You are here

Older trees help to protect an endangered species

The oldest trees in the forest help to prevent the disappearance of endangered species in the natural environment, according to a study led by the University of Barcelona. This is the case of the wolf lichen -- threatened throughout Europe -- , which now finds refuge in the oldest trees in the high mountains of the Pyrenees. This study reveals for the first time the decisive role of the oldest trees in the conservation of other living beings thanks to their characteristic and unique physiology.

Conserving the oldest trees in forests will be essential to protect biodiversity in forest ecosystems, which are increasingly affected by the impact of global change. This is stated on a new study published in the journal Proceedings of the National Academy of Sciences USA (PNAS). The study is signed by the experts Sergi Munné-Bosch and Ot Pasques, from the Faculty of Biology and the UB Biodiversity Research Institute (IRBio).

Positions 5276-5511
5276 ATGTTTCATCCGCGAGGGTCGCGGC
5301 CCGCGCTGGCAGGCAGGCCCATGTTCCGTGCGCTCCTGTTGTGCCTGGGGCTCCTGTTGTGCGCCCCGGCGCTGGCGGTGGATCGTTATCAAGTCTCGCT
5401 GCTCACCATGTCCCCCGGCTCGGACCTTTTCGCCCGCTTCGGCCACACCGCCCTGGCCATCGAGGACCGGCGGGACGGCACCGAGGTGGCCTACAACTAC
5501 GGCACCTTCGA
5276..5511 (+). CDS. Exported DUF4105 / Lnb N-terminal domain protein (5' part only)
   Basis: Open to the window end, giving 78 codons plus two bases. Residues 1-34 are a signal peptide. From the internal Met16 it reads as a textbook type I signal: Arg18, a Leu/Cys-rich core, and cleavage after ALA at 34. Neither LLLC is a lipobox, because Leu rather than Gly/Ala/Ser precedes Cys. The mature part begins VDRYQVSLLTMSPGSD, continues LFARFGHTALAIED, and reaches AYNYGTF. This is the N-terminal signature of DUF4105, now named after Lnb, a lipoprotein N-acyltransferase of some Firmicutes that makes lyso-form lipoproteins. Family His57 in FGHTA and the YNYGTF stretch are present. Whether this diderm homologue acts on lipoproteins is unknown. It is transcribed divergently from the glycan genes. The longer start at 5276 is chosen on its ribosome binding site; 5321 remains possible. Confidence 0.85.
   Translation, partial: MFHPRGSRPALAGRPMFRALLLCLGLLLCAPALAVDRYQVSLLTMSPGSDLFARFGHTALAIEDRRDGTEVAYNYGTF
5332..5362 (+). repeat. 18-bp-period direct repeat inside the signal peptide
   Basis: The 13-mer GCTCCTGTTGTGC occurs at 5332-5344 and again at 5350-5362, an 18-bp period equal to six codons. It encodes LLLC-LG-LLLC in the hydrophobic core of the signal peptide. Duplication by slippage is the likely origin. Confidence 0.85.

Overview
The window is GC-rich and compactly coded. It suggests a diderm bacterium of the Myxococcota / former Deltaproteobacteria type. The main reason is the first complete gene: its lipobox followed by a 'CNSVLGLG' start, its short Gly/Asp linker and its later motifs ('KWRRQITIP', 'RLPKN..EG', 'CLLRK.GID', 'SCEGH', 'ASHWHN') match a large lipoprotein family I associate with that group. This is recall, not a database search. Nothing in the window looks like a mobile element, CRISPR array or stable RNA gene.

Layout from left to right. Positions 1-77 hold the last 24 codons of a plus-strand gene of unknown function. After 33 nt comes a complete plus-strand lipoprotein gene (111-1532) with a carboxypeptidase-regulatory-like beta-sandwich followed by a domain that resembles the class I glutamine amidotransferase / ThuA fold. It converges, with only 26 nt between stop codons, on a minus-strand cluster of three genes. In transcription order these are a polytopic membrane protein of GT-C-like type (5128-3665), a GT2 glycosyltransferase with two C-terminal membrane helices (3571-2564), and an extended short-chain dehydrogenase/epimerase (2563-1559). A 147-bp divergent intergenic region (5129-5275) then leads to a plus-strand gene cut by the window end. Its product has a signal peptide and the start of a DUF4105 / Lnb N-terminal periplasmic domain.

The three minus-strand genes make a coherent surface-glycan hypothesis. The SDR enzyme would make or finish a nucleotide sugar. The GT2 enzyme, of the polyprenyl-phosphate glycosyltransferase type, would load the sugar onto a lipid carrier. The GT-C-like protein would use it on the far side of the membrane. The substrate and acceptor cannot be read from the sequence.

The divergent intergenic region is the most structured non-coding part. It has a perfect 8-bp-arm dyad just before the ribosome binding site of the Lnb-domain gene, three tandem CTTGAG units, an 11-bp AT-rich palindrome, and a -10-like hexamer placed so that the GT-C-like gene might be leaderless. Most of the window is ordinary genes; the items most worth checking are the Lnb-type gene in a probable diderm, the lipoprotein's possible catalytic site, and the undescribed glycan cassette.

The wolf lichen (Letharia vulpina) is a species with a very limited distribution that is prevalent in mature forests and long-lived trees. Native to the American continent, it has also been found in Europe and the Iberian Peninsula, in medium and high mountain areas. Now, the authors have discovered that the presence of this lichen in the Pyrenees is associated with the longest-lived trees, specifically the black pine (Pinus uncinata).

"These old trees are found in the most isolated places, they grow on rocks with very little substrate and show unique characteristics regarding structure and composition. Specifically, the black pine can even live for more than a millennium, and its decay would be the most important factor facilitating the presence of the lichen," says Professor Sergi Munné-Bosch.

Read more


Monday, April 8, 2024